Q: Good point. How do the cardinals make choices if politicking is frowned upon?
A: They can't openly politick for each other or themselves. A cardinal can't go have a dinner meeting with three or four of his fellow cardinals and say, "Vote for me," and one of his friends can't do that. That kind of open politicking is specifically barred.

What you can do is talk about the cardinals and what their beliefs and opinions are. Someone like Cardinal George of Chicago who doesn't spend much time in Rome might be talking to someone who's based in the curia to find out about the strong candidates, what their views are, what their health is, whether they are strong or vigorous enough to do the job.

A lot of these guys may be seriously ill or have debilitating disease, which would make it difficult for them to be pope.
Q: How about the kind of you-scratch-my-back-and-I'll-scratch-yours kind of politics that we're so familiar with here in the US?

A: You can't horse-trade, at least openly. You can't say, "If you make me secretary of state, I'll vote for you." But you can find out from a friend of cardinal what he thinks about you and who he thinks might make strong possible choices as secretary of state.

Q: Has a conclave ever occurred during as much of a crisis atmosphere as the church is facing today?
A: There have been certainly been times when the papacy and church were in the midst of a serious crisis at the time of a conclave.There have been times when France and Spain, both Catholic countries, have been at war with each other. And the elections of the 16th century occurred during the Reformation. One could argue that the conclave of 1534 took place during a much more serious state of crisis because of the threat of the Reformation and the issue of how to respond to it.
Q: How will things be different now considering that the previous pope is still living?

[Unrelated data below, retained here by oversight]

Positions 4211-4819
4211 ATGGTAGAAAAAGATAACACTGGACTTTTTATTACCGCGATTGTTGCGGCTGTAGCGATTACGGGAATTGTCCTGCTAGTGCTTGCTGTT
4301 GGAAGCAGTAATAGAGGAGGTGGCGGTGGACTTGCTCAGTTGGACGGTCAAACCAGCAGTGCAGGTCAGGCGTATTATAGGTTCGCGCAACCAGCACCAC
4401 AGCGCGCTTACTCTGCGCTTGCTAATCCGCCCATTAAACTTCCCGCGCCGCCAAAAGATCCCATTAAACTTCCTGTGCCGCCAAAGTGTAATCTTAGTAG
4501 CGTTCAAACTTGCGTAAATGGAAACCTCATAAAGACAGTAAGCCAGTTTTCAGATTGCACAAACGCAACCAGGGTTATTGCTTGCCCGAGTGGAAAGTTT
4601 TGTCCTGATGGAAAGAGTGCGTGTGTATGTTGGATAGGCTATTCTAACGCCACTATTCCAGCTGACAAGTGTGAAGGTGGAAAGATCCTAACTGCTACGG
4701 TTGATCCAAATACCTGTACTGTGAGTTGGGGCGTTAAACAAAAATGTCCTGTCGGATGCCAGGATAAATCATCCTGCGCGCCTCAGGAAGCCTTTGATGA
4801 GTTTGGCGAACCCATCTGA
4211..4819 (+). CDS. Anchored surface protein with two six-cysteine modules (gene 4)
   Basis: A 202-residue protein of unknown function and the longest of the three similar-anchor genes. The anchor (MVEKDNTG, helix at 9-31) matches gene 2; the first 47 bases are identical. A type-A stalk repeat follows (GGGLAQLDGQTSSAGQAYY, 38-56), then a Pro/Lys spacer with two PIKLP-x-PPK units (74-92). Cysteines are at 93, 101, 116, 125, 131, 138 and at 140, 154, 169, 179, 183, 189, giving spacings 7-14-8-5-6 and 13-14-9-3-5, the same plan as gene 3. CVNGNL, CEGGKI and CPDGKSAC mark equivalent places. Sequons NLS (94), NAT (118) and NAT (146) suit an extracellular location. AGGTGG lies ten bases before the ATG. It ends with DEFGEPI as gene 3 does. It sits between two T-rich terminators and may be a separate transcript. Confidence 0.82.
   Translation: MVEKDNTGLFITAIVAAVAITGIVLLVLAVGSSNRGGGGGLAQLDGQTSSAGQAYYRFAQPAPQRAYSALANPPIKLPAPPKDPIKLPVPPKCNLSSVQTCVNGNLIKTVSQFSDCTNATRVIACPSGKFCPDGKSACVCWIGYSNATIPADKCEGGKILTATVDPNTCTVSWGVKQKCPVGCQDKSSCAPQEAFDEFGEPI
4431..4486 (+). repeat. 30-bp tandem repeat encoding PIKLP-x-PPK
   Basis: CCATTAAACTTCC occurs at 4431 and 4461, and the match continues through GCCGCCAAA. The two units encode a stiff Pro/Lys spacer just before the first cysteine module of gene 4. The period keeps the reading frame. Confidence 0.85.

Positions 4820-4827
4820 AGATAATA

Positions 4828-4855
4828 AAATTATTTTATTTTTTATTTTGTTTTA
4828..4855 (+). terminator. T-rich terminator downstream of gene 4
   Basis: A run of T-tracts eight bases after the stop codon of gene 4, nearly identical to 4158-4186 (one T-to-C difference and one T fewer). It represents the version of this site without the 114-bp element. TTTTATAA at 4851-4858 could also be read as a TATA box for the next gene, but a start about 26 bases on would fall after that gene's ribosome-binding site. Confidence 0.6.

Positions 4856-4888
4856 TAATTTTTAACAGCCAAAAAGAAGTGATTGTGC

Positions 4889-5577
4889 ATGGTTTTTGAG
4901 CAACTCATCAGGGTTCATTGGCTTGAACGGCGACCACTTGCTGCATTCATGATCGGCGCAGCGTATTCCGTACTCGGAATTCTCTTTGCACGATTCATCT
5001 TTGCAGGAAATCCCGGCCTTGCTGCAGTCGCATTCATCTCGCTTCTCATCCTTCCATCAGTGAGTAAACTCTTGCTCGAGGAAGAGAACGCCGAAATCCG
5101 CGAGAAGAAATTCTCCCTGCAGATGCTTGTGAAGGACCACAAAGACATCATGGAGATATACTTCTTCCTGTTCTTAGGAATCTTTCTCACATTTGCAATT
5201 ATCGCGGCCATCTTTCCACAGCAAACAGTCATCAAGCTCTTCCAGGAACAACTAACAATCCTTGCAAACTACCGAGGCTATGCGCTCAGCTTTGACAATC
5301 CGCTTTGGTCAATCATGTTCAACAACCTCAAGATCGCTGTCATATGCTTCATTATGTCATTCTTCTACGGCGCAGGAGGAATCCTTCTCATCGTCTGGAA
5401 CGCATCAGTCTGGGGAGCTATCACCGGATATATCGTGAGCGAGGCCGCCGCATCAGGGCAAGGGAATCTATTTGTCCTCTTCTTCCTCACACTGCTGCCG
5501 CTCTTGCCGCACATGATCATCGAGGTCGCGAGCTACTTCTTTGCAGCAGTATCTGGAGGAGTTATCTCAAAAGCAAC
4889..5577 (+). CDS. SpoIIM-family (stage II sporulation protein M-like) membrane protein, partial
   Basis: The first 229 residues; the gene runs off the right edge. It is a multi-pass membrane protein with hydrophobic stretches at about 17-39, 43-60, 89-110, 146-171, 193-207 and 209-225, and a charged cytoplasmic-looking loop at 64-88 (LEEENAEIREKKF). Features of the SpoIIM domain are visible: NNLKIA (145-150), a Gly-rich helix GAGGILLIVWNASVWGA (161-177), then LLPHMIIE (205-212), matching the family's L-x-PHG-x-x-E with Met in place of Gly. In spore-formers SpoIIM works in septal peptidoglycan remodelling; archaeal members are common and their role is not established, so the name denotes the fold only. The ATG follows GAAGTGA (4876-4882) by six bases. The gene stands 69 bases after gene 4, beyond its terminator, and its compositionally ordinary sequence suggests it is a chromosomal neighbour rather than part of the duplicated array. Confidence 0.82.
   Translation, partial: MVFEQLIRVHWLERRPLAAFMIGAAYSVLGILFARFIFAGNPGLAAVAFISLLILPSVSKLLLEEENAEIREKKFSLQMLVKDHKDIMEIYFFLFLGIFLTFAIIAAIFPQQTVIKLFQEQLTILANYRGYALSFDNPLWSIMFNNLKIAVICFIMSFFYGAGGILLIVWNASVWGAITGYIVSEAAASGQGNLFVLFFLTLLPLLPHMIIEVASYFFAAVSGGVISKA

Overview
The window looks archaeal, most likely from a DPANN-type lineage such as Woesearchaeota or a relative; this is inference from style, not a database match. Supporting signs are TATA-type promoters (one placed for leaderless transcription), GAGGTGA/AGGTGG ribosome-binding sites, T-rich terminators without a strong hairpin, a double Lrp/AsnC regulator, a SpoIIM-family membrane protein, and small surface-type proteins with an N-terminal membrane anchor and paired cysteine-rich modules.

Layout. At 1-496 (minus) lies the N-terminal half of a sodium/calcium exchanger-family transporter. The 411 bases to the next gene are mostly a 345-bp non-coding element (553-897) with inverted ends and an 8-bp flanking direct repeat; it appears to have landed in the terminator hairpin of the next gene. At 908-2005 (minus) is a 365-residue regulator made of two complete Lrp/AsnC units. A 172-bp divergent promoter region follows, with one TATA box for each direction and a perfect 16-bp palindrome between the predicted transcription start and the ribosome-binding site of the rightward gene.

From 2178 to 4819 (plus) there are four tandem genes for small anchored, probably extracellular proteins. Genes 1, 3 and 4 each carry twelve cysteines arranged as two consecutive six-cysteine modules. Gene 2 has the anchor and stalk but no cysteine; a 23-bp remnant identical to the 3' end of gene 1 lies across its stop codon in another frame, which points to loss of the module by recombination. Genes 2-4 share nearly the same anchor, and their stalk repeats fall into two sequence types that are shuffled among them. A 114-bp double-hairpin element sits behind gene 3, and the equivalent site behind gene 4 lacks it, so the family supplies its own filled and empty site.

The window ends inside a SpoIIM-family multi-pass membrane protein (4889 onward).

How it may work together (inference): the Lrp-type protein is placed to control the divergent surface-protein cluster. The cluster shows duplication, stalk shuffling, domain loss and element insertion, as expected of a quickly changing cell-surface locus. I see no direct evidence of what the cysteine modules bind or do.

A: The fact that he's still alive has got to have some impact on their voting and their balloting, But I think Benedict will make every effort at not influencing the election. To the extent that he really will is a different question entirely. It's one thing to vote for someone who wasn't in the graces of the previous pope when he's dead. But when he's alive, it might be quite different.
Q: What are some of the issues raised by the existence of a former pope?
A: One of the objections to popes abdicating or resigning is that he'll still be around. When the new pope changes policy, there could easily be a schism within the church by those who insist on the old pope's point of view.
Q: How much influence do the Italian cardinals have over the process?
A: They have a home-field advantage and the biggest voting bloc. It was a bit surprising when two popes in a row were elected who weren't Italians.The real question is whether there are any Italian cardinals who are respected enough to be elected. I expect there are.
Q: What are the strengths of the system as it is?
A: The official position about why they do it this way is it give a sense of mystery to outsiders, which is never a bad thing. Being too transparent ends up being a problem. And this way covers up the politics that do take place. A cardinal would tell you it provides an atmosphere in which the holy spirit is free to operate. The truth of the matter is that, far too often, the holy spirit could have hardly been present considering what happened.
Q: Do you think the process is a good one in modern times?
A: For the most part, they've elected decent men as popes in the last several hundred years. The system has continued to work reasonably well. But speaking as a historian, I would dearly love to get the information about what happened in the conclave, at least a couple years after it was over. From that point of view, the system works too well.

[Curious about the last time a pope resigned? Read my Q&A interview with historian Jon M. Sweeney, author of 2012's "The Pope Who Quit: A True Medieval Tale of Mystery, Death, and Salvation." For more on the history of Christianity, check my interviews with religious scholars Elaine Pagels ("Revelations: Visions, Prophecy, and Politics in the Book of Revelation"), Bart Ehrman ("Did Jesus Exist?: The Historical Argument for Jesus of Nazareth"), and Adam C. English ("The Saint Who Would Be Santa Claus: The True Life and Trials of Nicholas of Myra").]

 Randy Dotinga is a Monitor contributor.